Tuesday, 7 August 2012
Banner adverts hide eyesores
If you are a follower of this blog, you may remember that I posted an item on 13 February this year [“Large banner adverts on shrouded buildings”]. The gist of this piece was that large banner adverts serve to hide the ugliness of scaffolding when a building is under repair.
I illustrated this with some photos I took showing the Doge’s Palace in Venice a couple of years ago, the point being that if this is acceptable (on a purely temporary basis) in a World Heritage Site, then there really ought to be no difficulty in allowing such displays in British towns and cities when buildings are ‘in splints’.
No doubt the work on the Doge’s Palace and the Bridge of Sighs has now been completed and these buildings have been restored to their full glory, sans banner advertisements, which were only ever going to be temporary and did not therefore justify the squeaks of protest from mainly British-based ‘conservationists’. The Italians clearly have a much more common-sense approach to these issues.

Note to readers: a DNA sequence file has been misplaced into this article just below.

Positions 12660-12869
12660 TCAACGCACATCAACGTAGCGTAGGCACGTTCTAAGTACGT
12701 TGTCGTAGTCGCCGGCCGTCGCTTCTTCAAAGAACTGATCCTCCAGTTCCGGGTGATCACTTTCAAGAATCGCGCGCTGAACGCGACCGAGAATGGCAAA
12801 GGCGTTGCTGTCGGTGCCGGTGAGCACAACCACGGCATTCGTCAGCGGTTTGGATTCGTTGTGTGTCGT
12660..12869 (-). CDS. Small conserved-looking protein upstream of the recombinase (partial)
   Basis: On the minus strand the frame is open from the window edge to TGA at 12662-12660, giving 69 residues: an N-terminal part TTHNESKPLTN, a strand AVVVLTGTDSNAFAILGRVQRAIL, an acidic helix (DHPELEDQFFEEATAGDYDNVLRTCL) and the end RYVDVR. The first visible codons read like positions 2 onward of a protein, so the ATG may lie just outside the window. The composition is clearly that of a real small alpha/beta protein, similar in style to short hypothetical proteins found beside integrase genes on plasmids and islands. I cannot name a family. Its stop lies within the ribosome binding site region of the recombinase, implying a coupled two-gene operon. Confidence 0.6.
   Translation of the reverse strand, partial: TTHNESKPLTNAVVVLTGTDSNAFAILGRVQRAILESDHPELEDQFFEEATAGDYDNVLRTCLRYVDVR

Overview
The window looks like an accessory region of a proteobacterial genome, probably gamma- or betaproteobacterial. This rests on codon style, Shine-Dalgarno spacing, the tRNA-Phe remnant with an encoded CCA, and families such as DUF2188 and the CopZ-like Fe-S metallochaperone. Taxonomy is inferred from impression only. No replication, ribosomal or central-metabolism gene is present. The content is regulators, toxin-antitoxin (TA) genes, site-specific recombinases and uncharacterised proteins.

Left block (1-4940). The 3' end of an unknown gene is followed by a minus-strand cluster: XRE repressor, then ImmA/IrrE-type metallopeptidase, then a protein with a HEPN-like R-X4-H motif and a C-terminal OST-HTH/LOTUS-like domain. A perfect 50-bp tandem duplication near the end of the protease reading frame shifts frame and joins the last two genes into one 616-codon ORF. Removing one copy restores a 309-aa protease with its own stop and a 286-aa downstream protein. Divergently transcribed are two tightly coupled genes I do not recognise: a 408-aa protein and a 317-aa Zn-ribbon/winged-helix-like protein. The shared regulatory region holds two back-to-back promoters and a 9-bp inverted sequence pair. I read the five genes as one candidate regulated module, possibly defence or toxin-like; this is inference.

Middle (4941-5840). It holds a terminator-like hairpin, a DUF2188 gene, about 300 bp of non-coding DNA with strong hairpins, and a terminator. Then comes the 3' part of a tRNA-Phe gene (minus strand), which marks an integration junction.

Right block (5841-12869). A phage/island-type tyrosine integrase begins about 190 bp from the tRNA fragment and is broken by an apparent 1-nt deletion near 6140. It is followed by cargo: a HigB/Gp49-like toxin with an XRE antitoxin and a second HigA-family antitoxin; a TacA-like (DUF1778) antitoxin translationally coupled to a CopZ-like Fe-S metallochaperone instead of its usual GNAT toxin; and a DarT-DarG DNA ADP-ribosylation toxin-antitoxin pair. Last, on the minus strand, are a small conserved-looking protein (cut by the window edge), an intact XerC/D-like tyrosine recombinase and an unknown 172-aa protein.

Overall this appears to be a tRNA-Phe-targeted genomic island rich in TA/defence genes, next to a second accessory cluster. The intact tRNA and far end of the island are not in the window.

In April of this year, I came across another example in the Place Vendôme in Paris. Again, this was a purely temporary display on a building undergoing works on the south side of the square. Now I don’t know the precise heritage status of the Place Vendôme, but it must be pretty high, bearing in mind that it is a very early example of this type of urban development and was designed by the Sun King’s royal architect, Jules Hardouin-Mansart in 1680, but the Parisian authorities are clearly prepared to take a similarly common-sense view in such circumstances. Again, the display is no doubt purely temporary, and the adverts will come down when the scaffolding is taken down.
So please can British planners stop taking such a precious attitude to advertisement control, and allow these temporary banner displays (even in conservation areas and on or near listed buildings) while buildings are festooned in the detritus of scaffolding and other equipment when undergoing major repairs or other building work.
© MARTIN H GOODALL